“…you’re right,” I said. “Sorry, Rowan. As hard as it is for me to come to grips with the idea that my memory’s been messed with, you’re in the same boat now… and however weird it is to know that I have a friend I don’t remember, I don’t think I’d trade places with you. So far, I think you’ve got the worse end of the deal. I don’t know what I’m missing.”

“Thanks,” he said. “That means a lot.”

“But that said, let me give you some advice I also heard as a freshman: if you don’t know what you’re talking about, maybe think twice before saying it?”

“Fair,” he said.

“Two,” Dee said. “We were discussing a subject with which I believe you have some familiarity: the abilities of demons.”

“Yes,” Two said, nodding.

“Why the hell were you messing around with demons in the first place?” I asked. “I remember, you tried summoning one, didn’t you? You got hurt.”

“Yes,” Two said. “But I got healed, and I learned what I needed to know.”

“What the hell was so important that you would risk that? Don’t you know you could have been seriously hurt?”

“Yes,” Two said. “I was. But I tried to tell you, I did it so I couldn’t be hurt.”

“…isn’t summoning demons super illegal?” Rowan asked.

“No,” Two said. “I checked. Consorting with demons is illegal, but I did not consort.”

“Two, how did summoning a demon help protect you from being hurt?” I asked.

“It didn’t,” she said. “The demon was only there for practice.”

“Practice… for what?”

“Warding,” she said. She held up an arm, and a set of faint blue runes faded briefly into view before fading away again, but not before I took an involuntary step backwards.

“You…you demon-proofed yourself?” I said.

“Yes. You could not hurt me, if you lost control again. I did not know if it would work on the fire,” she said. “That’s why it took me more than one try. But I didn’t only want to know how to ward myself. Dee can hold you, and Amaranth can repel you, but they can’t do it without hurting you.”

“Because they’re divine,” I said.

“I am a vessel for the divine,” Dee said. “As we all are, after a fashion.”

“Okay, because their magic is divine,” I said.

“Yes,” Two said. “It is not easy to block a demon using arcane magic, but it is possible.”

“It’s still risky as hell!” I said. Memories of my grandmother raging against fools who’d tried a summoning with a less-than-perfect circle rose up inside me. “People study it for years before they even try with lesser bound infernals! Every symbol has to be perfect, it takes total concentration, a completely unified purpose of…”

Two stood there placidly, utterly calm and utterly still. I think she was waiting for my mind to catch up with my mouth.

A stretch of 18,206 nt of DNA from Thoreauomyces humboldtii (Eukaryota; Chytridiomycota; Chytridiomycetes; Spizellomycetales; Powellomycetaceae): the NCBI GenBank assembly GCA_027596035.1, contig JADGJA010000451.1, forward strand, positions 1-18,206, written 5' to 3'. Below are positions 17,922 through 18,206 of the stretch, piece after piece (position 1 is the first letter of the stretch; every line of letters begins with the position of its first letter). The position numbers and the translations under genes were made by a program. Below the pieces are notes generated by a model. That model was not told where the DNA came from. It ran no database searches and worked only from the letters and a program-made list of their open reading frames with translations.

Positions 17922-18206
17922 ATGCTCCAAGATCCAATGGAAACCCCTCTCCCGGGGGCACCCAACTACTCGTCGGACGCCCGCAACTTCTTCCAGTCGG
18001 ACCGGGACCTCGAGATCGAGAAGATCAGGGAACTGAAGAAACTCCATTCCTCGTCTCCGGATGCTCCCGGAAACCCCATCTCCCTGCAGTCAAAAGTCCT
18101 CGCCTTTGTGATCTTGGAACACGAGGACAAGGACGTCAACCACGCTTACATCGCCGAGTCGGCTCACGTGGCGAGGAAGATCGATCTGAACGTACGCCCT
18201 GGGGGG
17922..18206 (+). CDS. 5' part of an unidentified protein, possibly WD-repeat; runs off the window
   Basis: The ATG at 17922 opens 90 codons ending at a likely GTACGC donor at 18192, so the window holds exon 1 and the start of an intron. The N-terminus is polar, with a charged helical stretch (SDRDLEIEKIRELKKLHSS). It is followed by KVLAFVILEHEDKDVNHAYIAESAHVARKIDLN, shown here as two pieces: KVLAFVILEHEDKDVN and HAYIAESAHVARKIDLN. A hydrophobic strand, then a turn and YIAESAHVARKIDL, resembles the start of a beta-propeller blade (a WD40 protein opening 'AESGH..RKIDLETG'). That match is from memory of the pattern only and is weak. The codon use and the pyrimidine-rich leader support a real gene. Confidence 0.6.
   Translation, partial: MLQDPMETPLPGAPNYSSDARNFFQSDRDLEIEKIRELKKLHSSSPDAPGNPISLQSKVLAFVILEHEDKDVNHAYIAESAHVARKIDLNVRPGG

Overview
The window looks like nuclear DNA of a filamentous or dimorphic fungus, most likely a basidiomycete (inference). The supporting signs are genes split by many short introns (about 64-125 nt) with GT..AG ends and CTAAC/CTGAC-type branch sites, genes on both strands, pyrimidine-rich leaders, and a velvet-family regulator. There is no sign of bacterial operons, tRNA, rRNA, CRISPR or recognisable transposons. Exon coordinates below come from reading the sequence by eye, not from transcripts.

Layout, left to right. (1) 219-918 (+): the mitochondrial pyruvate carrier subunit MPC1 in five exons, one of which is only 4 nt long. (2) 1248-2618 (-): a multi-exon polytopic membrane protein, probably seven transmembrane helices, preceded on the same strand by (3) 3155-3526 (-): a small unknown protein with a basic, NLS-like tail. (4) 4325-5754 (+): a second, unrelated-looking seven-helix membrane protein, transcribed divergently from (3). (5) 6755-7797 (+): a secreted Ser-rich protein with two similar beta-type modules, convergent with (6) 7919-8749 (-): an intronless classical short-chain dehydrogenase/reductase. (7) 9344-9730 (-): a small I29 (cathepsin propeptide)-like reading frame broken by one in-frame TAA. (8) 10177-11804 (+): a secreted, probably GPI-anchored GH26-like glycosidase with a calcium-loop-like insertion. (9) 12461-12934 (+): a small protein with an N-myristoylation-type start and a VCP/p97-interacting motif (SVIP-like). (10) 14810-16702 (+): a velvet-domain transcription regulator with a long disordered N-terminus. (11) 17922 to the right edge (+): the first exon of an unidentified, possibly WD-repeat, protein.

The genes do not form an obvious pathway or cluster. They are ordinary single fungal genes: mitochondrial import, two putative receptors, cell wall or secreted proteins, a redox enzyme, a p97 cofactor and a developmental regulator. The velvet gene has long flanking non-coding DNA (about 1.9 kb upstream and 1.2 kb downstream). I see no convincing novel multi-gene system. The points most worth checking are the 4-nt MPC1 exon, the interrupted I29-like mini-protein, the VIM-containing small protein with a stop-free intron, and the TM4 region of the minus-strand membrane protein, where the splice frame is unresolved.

“Oh, right,” I said.

“I say this with the greatest possible respect,” Dee said, “but Two was designed to be a tool for replicating and aiding in the creation of some of the most complicated and powerful mystical bindings used by your kind. If a magical working is not too intricate for a human to perform, then I must believe Two could emulate it.”

“Where did you get the information to do it, though?” I asked Two. “I know we found that book of lore, but actual magic involving demons is pretty heavily restricting.”

“Abjuration of demons isn’t,” Two said.

“And the summoning?”

“That was easy,” she said. “They want to come through.”

“…yeah, I guess if I was chilling in hell and a call came up from a tiny little freshman girl, I’d probably jump on it with both feet,” Rowan said.

I felt a little bit vaguely annoyed that he was underestimating Two, but that wasn’t terribly fair since I’d been underestimating her… so of course I felt even more annoyed, a lot more vaguely. But at least he was clearly thinking of her as a person now, even if it was in the most dismissive way possible.

“Two, you learned as much about the capabilities of demons as you could, yes?” Dee said.

“I did, according to the priorities I set,” Two said. “If I had learned as much about the capabilities of demons as I could, I would have still been studying them when you called me.”

“We have some questions about the capabilities of demons, which we hoped you could help us to answer,” Dee said. “Can a demon who is currently manifested in corporeal form in the mortal world send its consciousness forth into another’s mind, absent the sort of telepathic gifts I possess?”

Maybe it was the fact that I had sat through so many speeches recently about the nature of memory storage and retrieval, but when I saw Two’s eyes pull up and twitch to the side, it hit me that she must not have thought about this recently.

I wondered if her memories were as fragile and tenuous as ours. From the way the owl-turtle thing described her mind compared to mine, I kind of doubted it. I wondered how far it went, though. Did her mind have a literal record of everything she’d seen, heard, felt, or thought in it? Did she have to wind her way back through it all until she got to the books she’d read on demons, and then pull together a conclusion from them?